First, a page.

OK, you have the right mud motor! Having the proper equipment means nothing if you are not using it correctly, thereby inhibiting your project and possibly causing early retirement for your tooling. There are things that a driller does that will not allow the mud motor to work to its maximum capability — such as not using clean mud.

If a mud motor is rotated without mud flowing through, it can draw in fluids from downhole, says Teer. These fluids will not be the clean mud that is driving the mud motor and may contain sand, gravel, clay or other materials found downhole, all of which are problematic for the inside of the mud motor. “A mud motor operates by passing the flow of mud through lobes created between the rotating ‘rotor’ and the elastomer ‘stator,’” he explains. “If these lobes are plugged, mud will not flow and rotation will not be created. This will create a seized mud motor. For this reason, only clean mud should be pumped through mud motors and some LCMs (lost circulation material) should not be pumped when using a mud motor.”

Drillers also need to be mindful of just how much drilling fluid they are going through and the equipment required to contain and reclaim the fluid. “It’s a common mistake. A driller may be accustomed to drilling at 10 ft in just a couple minutes using about 20 gpm,” says Melsheimer. “With a small motor in rock, he may be drilling 10 ft every 20 minutes and going through 50 gpm. On a 300-ft shot that could be the difference of 1,200 gallons of drill fluid vs. 30,000 gals. This is an example on a small project, but results in a huge difference in drill fluid usage.

Melsheimer also notes this common misstep when using a mud motor: Not realizing that you need a special “high-flow” transmitter housing. “The typical ‘side-load’ housing used with conventional HDD has just one to two fluid ports. When trying to pump a maximum amount of drill fluid through the housing to ‘feed’ the mud motor, it can result in a pressure restriction,” he says. “This restriction will steal the power of the mud motor making it inoperable or at a minimum much, much less efficient. A ‘high-flow’ housing has multiple fluid ports drilled straight through the transmitter housing allowing for maximum flow with minimal restrictions. These types of housings can cost two to four times what a standard housing costs.”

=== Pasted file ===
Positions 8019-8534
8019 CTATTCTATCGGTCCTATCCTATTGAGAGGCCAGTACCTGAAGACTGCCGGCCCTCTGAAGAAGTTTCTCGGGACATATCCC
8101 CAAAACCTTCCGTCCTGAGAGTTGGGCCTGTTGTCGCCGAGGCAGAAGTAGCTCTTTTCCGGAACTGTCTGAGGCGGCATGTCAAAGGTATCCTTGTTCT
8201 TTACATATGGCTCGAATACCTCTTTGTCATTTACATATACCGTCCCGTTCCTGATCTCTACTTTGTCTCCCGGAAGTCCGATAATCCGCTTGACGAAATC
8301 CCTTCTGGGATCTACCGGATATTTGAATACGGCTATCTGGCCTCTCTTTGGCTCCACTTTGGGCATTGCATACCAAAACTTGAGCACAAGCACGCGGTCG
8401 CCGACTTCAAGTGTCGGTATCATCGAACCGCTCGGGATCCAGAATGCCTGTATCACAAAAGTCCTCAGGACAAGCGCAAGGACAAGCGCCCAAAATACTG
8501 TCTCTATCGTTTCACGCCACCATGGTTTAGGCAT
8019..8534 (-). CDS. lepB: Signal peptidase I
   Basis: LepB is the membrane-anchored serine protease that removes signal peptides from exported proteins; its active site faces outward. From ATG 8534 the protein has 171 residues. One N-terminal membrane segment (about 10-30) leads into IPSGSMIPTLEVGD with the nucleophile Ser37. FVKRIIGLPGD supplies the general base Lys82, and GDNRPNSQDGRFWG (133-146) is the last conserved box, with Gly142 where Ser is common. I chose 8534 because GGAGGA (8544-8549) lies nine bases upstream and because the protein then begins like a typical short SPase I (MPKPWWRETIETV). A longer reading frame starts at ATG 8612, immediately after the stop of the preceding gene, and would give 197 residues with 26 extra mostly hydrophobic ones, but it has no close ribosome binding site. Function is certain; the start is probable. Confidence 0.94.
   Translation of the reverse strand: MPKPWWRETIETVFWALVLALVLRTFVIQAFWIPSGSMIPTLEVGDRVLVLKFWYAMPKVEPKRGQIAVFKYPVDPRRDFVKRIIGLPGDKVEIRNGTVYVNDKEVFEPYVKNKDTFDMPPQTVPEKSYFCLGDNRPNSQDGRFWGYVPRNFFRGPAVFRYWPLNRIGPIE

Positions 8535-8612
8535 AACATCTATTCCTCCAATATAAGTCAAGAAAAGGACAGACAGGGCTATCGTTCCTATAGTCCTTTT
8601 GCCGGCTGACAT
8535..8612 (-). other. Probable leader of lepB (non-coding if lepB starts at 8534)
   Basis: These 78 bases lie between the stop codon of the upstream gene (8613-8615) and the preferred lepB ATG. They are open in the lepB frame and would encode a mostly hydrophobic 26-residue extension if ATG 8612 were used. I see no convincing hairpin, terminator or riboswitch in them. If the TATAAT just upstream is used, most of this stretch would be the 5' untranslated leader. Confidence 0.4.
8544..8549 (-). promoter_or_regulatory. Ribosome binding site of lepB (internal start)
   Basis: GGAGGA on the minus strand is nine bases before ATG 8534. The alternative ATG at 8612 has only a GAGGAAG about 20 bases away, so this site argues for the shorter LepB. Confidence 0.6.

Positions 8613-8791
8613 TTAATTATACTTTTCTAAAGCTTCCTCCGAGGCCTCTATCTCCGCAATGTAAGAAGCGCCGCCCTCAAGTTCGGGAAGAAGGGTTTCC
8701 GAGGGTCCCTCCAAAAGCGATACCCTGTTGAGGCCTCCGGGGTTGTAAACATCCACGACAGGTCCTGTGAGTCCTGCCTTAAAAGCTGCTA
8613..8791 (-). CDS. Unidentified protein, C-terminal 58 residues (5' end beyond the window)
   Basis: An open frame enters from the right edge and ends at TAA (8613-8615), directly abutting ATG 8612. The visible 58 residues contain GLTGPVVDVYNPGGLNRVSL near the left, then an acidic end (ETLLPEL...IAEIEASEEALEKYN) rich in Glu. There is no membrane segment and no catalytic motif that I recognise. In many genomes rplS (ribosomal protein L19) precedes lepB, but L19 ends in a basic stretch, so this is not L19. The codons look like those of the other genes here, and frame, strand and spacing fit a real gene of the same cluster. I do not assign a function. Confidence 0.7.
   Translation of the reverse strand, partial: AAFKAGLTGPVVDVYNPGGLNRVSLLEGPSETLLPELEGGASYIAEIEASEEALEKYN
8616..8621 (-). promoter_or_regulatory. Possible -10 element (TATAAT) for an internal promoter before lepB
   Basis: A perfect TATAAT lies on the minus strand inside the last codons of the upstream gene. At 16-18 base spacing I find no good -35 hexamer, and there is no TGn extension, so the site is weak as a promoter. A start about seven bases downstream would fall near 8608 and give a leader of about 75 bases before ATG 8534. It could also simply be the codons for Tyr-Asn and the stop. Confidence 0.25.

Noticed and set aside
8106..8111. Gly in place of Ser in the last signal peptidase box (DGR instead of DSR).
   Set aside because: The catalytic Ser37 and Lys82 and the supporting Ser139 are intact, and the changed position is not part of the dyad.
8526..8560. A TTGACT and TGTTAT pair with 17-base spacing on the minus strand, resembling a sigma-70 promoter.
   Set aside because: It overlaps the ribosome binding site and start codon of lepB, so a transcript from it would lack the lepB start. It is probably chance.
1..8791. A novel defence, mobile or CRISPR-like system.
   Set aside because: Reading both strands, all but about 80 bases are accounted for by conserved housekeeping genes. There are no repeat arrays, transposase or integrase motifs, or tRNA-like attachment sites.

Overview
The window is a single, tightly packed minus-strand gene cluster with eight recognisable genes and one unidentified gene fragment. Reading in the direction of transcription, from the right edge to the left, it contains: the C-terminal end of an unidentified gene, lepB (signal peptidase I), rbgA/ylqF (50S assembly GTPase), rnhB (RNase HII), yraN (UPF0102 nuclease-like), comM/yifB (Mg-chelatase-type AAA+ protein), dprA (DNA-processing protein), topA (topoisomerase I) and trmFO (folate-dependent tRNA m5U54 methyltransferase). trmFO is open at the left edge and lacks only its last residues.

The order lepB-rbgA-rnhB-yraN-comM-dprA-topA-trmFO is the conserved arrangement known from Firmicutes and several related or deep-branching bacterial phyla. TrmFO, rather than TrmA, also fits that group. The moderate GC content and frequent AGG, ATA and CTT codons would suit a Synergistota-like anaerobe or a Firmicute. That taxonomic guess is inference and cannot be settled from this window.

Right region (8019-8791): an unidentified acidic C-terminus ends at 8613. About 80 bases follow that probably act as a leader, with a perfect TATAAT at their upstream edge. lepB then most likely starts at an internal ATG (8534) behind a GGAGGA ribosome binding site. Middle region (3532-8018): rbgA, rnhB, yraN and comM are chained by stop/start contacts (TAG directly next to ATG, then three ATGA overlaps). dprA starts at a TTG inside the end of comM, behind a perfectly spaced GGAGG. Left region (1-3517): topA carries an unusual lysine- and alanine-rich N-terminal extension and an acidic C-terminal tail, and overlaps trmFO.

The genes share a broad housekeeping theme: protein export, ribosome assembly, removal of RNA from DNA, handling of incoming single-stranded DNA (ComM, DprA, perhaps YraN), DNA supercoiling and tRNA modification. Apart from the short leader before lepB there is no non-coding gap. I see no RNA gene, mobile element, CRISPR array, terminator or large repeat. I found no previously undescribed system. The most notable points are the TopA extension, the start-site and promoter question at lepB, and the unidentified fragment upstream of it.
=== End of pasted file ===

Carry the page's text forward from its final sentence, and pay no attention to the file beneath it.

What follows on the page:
Maintenance Tips

So you have done your homework and you have a brand-spanking new mud motor in your drilling toolbox. What now? You want to get the maximum amount of usage out of the tool. Proper care and handling go a long way in achieving that goal.

Generally speaking, the life expectancy of a mud motor as a whole unit is fairly long. Run properly, a driller should be able to get 100 to 200 hours of operation out of their mud motor before it would need to have its routine maintenance, says Melsheimer.

Like any tool that involves rotating shafts, bearings, seals, rubber and parts with tight tolerances, how the motor is run and how it is maintained can have huge implications on its life expectancy, he says.

Mud motors are designed with wear-and-tear in mind and manufacturers recommend that it be broken down and reassembled with replacement parts, when necessary, after each job. Some of the wear parts include the bearings (which take the brunt of all the forces exerted on the mud motor), the external parts and the internal elastomer, a part that is constantly subjected to the flow of mud that will, in some cases, have a sand content that will expedite the elastomer’s normal wear and tear, Teer says.

“The fact that any overly worn parts are replaced each time the motor is returned and serviced makes the life of the motor virtually never ending,” Wilson says.
To assist in keeping your mud motor in top working condition, here are few tips, including keeping an eye on the tool’s differential pressure. “The differential pressure is the difference in the mud flow pressure when the bit is free spinning in the open hole and when the bit is actually against the rock face,” Wilson says.

“Each motor will have a maximum allowable differential pressure. Once the maximum pressure is exceeded, the bit will stall, causing excessive wear to the internal components of the motor.”

If the maximum pressure is exceeded, the driller needs to immediately shut down the mud pump and slowly pull the bit from the rock face, Wilson says.
Critical to the mud motor’s upkeep is the use of clean mud. Simply stated, the more sand and solids in the drilling fluid, the faster the internal parts of the motor will wear down. “The sand content of the drilling fluids needs to be constantly monitored and kept low,” Teer says. “This will extend the life of the mud motor’s elastomer and the mud motor will behave as intended.”
Sharon M. Bueno is managing editor of Trenchless Technology.